Want a truly divine, ethnic-inspired marinade for your spareribs? Try out these Thai-Style Spareribs shared by Stanley Fishman in his newest book, Tender Grassfed Barbecue: Traditional, Primal and Paleo.
Stanley’s well-researched book dives into traditional ways we’ve cooked meat over flames, and guess what? He reveals lost bits of wisdom that not only create incredibly tender, delectable meats, but also prepare them healthfully.
For example, did you know that it’s not traditional to cook meat directly over flames? Turns out that when you do that, the fat from the meat drips down onto your fire, immediately oxidizes and turns into carcinogens, and then wafts back up and binds to your meat in the form of smoke. Instead, traditional food cultures cooked meat indirectly. In your barbecue pit, it’s as simple as starting a fire to one side of the pit, then cooking the meat on the other side over a drip pan to catch the dripping fat.
Tender Grassfed Barbecue is full of such lost techniques and useful tips, plus it’s a treasure trove of amazing recipes like these Thai-Style Spareribs.
- 1 (3 to 4 pound) rack pastured pork spareribs
- 1/4 C. cilantro stems, finely chopped
- 4 cloves garlic, finely chopped
- 1 (2 inch) piece ginger, very finely chopped
- 3 Tbsp. Thai fish sauce (where to find naturally-fermented fish sauce)
- 2 Tbsp dry white wine
- 2 Tbsp Grade B maple syrup (where to find organic maple syrup)
- 2 Tbsp peanut butter (where to find roasted nut butters from sprouted nuts)
- 2 Tbsp toasted sesame oil (where to find organic unrefined sesame oil)
1. The night before you plan to cook the ribs, prepare the marinade. Combine all the ingredients in a bowl, stirring vigorously until the peanut butter has dissolved completely into the marinade. Place the ribs in a glass bowl, and coat all sides of the ribs with the marinade. Cover, and refrigerate overnight.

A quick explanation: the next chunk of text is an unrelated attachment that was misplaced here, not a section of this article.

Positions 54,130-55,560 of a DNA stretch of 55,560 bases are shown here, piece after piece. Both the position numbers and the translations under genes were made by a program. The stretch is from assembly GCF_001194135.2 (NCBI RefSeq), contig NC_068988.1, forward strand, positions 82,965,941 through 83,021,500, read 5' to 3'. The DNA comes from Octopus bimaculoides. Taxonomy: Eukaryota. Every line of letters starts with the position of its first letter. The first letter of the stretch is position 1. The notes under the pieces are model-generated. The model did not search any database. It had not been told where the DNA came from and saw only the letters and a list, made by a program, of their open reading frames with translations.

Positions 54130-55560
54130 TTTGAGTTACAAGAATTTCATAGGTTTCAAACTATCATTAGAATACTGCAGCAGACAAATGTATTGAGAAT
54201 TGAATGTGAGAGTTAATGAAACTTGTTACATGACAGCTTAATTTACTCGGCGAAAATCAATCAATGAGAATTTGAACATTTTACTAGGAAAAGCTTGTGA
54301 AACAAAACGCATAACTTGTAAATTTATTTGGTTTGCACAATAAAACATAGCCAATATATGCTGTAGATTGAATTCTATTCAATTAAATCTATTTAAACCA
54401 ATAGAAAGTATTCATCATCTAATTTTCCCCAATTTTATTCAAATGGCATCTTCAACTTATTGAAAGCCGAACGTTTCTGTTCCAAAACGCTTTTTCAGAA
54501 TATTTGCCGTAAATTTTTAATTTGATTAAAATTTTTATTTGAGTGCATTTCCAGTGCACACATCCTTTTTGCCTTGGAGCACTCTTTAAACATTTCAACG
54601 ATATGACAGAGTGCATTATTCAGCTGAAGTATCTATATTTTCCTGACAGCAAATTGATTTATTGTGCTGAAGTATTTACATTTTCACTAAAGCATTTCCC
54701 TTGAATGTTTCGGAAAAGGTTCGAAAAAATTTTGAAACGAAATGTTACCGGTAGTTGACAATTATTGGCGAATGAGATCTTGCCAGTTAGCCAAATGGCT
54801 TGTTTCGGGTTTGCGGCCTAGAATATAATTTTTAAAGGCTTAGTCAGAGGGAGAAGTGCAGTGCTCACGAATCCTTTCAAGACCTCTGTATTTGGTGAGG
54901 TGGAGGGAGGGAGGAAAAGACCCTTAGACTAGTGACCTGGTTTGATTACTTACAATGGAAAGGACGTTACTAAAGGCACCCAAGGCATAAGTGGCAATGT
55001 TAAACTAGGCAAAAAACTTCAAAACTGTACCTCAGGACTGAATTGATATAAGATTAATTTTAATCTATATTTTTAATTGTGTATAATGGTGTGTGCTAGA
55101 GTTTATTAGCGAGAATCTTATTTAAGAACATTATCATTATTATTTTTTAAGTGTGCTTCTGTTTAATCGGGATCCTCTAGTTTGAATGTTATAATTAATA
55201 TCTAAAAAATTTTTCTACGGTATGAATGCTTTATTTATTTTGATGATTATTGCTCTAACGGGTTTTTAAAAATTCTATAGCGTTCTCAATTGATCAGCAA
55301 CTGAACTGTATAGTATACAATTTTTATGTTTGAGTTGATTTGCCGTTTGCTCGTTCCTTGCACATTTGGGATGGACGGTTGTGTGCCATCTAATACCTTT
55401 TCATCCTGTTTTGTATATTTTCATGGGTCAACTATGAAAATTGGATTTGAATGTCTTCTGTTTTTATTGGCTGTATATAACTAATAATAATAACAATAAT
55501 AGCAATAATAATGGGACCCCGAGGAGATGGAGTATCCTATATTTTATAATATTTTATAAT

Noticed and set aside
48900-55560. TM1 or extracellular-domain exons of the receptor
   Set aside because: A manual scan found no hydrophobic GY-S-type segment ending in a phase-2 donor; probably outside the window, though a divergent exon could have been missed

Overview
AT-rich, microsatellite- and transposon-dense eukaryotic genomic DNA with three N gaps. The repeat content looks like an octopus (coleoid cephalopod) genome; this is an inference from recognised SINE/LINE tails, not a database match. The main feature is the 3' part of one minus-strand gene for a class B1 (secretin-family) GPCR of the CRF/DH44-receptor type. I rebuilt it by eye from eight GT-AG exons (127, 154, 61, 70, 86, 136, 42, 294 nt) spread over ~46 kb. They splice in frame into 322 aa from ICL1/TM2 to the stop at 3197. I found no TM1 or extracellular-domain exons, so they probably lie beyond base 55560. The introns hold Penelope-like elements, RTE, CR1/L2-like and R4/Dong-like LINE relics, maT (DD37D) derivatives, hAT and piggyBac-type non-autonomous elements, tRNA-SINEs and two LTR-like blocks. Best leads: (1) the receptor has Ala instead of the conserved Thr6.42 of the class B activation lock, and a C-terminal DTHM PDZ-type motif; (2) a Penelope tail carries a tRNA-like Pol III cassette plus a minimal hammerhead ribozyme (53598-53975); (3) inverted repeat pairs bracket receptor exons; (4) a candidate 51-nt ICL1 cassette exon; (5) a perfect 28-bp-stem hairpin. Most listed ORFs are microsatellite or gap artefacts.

2. Remove the ribs from the fridge at least 1 hour before cooking to bring them to room temperature.
3. Build a charcoal fire on one side of the cooker only. Bring your cooker to medium high heat, with all vents fully open.
4. When the cooker is ready, place the ribs to the side of, but not over, the heat source, bone side down. Baste with some of the marinade remaining in the bow, cover, and cook for 30 minutes.
5. Baste the ribs once more with the remaining marinade. Turn the ribs bone side up, cover and cook for 20 minutes.
6. Turn the ribs bone side down. Cover, and cook for 10 minutes.
Serve and enjoy!
(photos: top by buyo, lower by 219eastern)
France @ Beyond The Peel says
Thai BBQ. Yum! Thanks for the helpful advice on the indirect cooking method. It’s funny, as soon as you say it, it’s like…well of course, makes total sense.
I don’t have a grill, but these sound delicious – do you think it would still work in a slow cooker?
Stanley Fishman says
I would not try to cook these in a slow cooker.
What would work well would be to preheat the oven(not a microwave) to 350 degrees, and to put the ribs on a greased rack set in a roasting pan.
If you the cooking instructions in the recipe above, substituting the oven for the grill, you should have some terrific Thai spareribs.
I miss some of these great grilling recipes living in an apt – that is a good tip I’ll use for all my ribs going forward.
Stanley Fishman says
My pleasure, Colleen. I can remember when I lived in a no grill apartment. I missed it too!
I’ve made this recipe twice this month and both times it was awesome… such great traditional Thai flavors! It tasted so amazing, and it felt great knowing we’re eating wholesome, healthy foods! Thanks so much! This recipe is going into the ‘heavy-rotation’ file!
Sounds really good. I would do them in the oven as I am a health freak and do not BBQ unless the grate is covered and no fats hit the coals. I don’t eat pork so I would do lamb or beef ribs. I will certainly try it Thank you so much for these recipes. I have to change a lot of recipes because of allergies but hey we gotta eat right?